Category: girl names
Is the way we name our daughters changing?
The way we name our sons in 2014 feels different. For years we relied on Biblical favorites with a few hardy Germanic go-tos mixed in. But since the 1990s, we’ve seen names like Tyler, Mason, and Jayden reach the US Top Ten. Jackson is more popular than John, while former favorites like Richard and Steven are less and less common.
Girls’ names have always been more volatile. And yet, our ideas about what makes an appropriately feminine name were once more set. Sophia, Isabella and Charlotte might be today’s darlings, but they’re not so different from Amanda, Melissa, and Heather in the 1980s or Barbara, Cynthia, and Karen in the 1950s.
Many of the stories about the recent US Popular Names list focus on the names at the top and on the rise: the Sophias and Jacobs, Khaleesis and Jayceons of the baby name world.
But, just as some names go up, others must come down. The following 20 girls’ names fell out of the Top 1000 in 2013, some of them perhaps just taking a nap, others on a long slide toward obsolescence.
Both of these short forms for Abigail sank even as the original remains in the Top 10. The venerable Abbie has been more popular over the decades than Abigail herself, spending only 35 years outside the Top 1000 since the list’s inception in 1880, compared with Abigail’s 43. Abbey, the younger of the sisters, entered the rankings in 1978 where it remained until this year.
Both Adelaide and Adeline are beautiful, classic sounding names that have been gaining popularity for the past decade. Although similar, they are also distinct enough that it’s very possible they would both appear on many people’s lists. So how do you choose if you are partial to both? Sometimes it helps to look at them side by side.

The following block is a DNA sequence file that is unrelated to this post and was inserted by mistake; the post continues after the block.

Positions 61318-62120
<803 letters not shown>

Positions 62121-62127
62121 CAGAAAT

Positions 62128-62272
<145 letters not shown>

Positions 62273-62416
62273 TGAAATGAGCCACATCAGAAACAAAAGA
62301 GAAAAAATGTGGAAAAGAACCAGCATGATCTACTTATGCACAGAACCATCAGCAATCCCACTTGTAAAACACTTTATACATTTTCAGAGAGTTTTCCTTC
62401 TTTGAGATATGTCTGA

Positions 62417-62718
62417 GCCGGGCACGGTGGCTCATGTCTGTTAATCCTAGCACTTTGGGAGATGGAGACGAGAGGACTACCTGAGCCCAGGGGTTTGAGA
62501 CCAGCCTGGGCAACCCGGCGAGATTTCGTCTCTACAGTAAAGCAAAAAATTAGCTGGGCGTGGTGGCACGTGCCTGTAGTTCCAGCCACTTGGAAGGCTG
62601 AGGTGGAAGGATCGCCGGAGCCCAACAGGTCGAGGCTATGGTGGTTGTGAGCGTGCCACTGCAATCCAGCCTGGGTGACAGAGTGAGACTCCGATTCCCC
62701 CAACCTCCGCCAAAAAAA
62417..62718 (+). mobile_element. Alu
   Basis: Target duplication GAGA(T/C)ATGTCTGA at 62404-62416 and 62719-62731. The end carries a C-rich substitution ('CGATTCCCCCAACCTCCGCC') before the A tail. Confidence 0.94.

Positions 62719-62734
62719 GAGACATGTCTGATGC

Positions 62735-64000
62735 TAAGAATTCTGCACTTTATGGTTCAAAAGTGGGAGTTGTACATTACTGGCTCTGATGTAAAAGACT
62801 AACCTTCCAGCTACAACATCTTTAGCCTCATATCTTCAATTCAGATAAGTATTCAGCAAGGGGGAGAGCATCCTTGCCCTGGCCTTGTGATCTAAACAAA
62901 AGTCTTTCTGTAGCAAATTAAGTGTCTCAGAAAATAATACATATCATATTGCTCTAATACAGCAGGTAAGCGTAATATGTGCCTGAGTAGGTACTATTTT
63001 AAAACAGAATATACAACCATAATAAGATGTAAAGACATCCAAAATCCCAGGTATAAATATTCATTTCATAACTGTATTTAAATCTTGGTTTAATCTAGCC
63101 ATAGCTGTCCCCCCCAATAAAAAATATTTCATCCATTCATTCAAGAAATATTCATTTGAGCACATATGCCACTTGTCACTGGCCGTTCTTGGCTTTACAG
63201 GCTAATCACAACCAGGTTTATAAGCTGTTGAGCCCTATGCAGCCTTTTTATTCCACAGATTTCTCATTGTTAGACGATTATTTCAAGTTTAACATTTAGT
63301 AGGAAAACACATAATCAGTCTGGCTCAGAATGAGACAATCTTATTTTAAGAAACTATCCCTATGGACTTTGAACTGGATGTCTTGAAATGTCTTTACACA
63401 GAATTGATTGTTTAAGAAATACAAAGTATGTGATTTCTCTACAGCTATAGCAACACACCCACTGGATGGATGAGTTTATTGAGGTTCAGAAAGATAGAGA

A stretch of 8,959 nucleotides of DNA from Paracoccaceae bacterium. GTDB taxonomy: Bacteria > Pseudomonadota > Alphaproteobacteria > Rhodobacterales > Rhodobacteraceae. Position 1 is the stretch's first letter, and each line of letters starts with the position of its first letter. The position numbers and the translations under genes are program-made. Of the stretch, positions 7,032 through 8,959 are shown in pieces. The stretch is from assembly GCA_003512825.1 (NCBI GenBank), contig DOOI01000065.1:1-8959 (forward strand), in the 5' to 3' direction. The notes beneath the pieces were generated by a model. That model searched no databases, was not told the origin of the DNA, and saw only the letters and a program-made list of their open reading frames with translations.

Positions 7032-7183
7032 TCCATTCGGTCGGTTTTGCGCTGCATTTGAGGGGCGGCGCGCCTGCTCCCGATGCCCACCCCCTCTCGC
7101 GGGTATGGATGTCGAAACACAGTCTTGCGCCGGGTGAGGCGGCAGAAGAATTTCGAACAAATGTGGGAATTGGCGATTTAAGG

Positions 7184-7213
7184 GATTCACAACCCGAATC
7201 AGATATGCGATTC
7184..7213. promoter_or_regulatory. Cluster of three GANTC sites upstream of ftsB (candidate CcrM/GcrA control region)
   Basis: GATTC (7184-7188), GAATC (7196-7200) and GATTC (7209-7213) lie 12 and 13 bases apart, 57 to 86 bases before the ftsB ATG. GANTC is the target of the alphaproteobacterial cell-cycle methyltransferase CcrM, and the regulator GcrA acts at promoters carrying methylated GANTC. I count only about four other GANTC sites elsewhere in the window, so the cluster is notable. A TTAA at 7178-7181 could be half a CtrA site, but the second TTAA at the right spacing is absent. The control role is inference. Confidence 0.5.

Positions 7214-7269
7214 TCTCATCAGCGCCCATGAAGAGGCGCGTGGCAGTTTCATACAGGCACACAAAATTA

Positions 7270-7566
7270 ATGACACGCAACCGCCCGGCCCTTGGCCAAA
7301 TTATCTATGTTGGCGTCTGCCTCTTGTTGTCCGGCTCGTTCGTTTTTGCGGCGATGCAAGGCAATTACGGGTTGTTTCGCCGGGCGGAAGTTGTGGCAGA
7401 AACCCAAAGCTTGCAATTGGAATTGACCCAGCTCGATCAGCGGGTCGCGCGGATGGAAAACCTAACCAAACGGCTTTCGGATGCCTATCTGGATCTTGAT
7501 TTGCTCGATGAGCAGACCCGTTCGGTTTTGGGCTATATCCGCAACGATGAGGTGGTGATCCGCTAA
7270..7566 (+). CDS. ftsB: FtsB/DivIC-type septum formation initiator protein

Origin and Meaning
Meanings can carry aspirations for our children, or be a way to honour someone or something we love, while origins can be a way of honouring a particular heritage or your ancestry.
Adelaide — Adelaide has quite the European heritage. She’s German, originally Adalheid from the words ‘adal heid’, meaning ‘noble kind’. In Adelaide‘s original context, noble was meant to denote that someone was highborn. These days though we’re more likely to associate nobility with the virtue.
Do you prefer your girls’ names short and simple, or long and elaborate?
From just one syllable to seven or eight, this week’s high profile birth announcements proved that parents can choose a long, stylish name – or a short one that packs just as much punch.
When it comes to naming a daughter, imagination reigns. From Hollywood birth announcements to literary powerhouses, blog babies to the most random of name spottings, a great name can come from anywhere.
This week’s potential seismic name influence? Disney’s big screen retelling of Sleeping Beauty. This time, we’re getting the villain’s side of the story in Maleficent. Angelina Jolie might make the two-horned headdress look elegant, but I doubt she can sell her character’s name to future parents. Maleficent is too downright evil! But plenty of other choices associated with the big summer film could get a boost.
On a sad note, this was also the week the world said farewell to the towering Maya Angelou. If Francis has gained currency as a hero name, could the widely admired writer’s names – first and last – be next?
Together, they point towards some of the most interesting sources for naming daughters in our age: myth, fable, and literature, much of it ancient and well-worn, but some of it modern, even newly invented.